Though the church deems the allegations against the men credible, the archdiocese has declined to release information about the complaints, including the number of accusers, the dates of the alleged abuse and the parishes where the men worked.
The names were disclosed in a two-page report posted on the archdiocese’s website last month alongside 12,000 pages of internal records related to its handling of abuse claims.
The document was discovered recently by BishopAccountability.org, a nonprofit that researches and archives records of the Catholic abuse scandal.
The group’s president, who stumbled upon the document during a recent Google search, criticized the inconspicuous way the men were named and the lack of information provided about their cases.
“The terrible mess in the Catholic church happened because information was hidden and controlled, and that attitude is very clearly wrong,” said Terry McKiernan.
He said he was stunned to see so many new names suddenly connected to a scandal in which details and key figures have been recounted for 11 years in lawsuits, criminal probes, news articles, books and documentaries.
“The fact is that real people did these things to real children, and you don’t really understand what is happening until you have the names,” he said.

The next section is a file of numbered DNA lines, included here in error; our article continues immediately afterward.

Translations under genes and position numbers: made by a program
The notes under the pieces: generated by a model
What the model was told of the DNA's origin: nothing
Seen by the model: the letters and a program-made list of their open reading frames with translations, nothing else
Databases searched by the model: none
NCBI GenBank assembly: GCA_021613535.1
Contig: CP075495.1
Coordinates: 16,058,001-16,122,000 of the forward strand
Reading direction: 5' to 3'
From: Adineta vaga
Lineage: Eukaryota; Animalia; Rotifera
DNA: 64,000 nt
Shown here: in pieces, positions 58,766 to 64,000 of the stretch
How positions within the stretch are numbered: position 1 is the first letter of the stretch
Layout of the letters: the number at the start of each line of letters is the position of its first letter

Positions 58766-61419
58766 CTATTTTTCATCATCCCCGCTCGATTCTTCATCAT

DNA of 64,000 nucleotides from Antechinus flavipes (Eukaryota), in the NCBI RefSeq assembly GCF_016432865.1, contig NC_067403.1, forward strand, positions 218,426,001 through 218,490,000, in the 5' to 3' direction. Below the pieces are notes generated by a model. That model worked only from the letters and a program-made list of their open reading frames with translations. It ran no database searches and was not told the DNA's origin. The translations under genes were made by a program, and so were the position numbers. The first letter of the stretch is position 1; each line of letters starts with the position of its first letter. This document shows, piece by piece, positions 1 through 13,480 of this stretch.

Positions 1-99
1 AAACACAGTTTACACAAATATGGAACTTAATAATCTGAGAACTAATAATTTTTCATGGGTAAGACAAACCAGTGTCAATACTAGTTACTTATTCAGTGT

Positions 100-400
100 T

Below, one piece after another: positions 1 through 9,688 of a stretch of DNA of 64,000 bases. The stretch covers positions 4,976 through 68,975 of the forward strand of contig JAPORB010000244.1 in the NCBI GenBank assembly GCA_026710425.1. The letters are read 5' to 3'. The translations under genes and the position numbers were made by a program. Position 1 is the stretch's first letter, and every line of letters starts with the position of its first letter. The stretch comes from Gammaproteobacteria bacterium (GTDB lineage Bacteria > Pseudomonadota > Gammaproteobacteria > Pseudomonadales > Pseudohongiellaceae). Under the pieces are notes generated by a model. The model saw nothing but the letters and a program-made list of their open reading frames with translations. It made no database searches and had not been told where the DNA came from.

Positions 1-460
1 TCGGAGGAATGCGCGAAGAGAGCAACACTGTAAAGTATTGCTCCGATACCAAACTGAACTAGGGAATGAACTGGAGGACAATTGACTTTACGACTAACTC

A lawyer for the archdiocese denied the church was trying to bury the list by including it in the massive release of internal abuse records. J. Michael Hennigan said the archdiocese informed child protective services and law enforcement years ago about men on the list who were still alive. He noted that the 24 men accused were never sued in court or charged criminally and said the archdiocese was under no requirement to name them in the first place.
“It’s making something that was a voluntary disclosure into a cover-up. It’s just not true,” Hennigan said.
L.A. County district attorney’s officials said they were reviewing the archdiocese’s recent release of records, including the updated list of accused abusers..
The dearth of information about 22 priests and two brothers is in contrast to the archdiocese’s approach to identifying accused abusers in the mid-2000s.
At that time, the archdiocese named 236 priests and provided the dates of the abuse alleged, the number of accusers and in most cases, a chronology of how church leaders dealt with their cases. The newly posted report is dated October 2008, but the online file shows it was created in 2013.
Hennigan said the church drew up the report in 2008 after a comprehensive review of personnel files found additional abuse allegations that fit the archdiocese’s standard for disclosure of being “public or credible.” He said the 24 men never previously identified as alleged abusers in court or in the news media were included alongside 26 other priests who had been publicly accused but inadvertently left off previous lists.
He said the church posted the report on its website in October 2008. It remained online for about a month before it was removed for reasons that are now unclear, he said.